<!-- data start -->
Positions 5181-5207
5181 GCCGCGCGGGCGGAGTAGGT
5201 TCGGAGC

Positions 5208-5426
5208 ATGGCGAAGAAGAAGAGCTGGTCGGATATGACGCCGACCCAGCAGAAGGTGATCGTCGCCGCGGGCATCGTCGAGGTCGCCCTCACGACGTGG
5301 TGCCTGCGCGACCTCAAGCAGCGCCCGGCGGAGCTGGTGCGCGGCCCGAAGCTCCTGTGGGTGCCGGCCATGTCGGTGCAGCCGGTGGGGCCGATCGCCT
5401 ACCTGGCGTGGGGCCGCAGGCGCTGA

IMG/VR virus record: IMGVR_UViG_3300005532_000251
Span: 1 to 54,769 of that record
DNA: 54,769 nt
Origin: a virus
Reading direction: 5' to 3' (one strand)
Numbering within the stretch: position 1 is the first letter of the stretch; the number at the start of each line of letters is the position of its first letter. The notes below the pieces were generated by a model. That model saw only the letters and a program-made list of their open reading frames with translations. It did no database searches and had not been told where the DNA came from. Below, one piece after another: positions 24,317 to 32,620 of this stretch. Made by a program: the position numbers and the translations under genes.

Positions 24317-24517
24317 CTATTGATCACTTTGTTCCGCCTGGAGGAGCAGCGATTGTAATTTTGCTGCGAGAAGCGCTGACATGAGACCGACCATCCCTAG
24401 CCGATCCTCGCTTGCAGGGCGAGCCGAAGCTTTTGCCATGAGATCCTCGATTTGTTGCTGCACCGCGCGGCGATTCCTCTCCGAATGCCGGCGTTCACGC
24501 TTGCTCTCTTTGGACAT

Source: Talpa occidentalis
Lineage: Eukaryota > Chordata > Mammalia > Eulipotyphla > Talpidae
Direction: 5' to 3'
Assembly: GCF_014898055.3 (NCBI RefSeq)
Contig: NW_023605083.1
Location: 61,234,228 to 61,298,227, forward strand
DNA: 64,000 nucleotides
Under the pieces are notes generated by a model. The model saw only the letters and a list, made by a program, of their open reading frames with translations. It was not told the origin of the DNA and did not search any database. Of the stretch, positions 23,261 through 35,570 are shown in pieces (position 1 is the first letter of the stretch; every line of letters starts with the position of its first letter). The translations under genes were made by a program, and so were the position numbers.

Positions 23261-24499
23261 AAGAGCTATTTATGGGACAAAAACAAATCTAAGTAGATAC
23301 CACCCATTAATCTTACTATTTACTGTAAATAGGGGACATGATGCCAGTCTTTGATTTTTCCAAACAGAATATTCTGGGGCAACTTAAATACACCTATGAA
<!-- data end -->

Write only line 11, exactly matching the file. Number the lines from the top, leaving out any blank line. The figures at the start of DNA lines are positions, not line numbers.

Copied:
Origin: a virus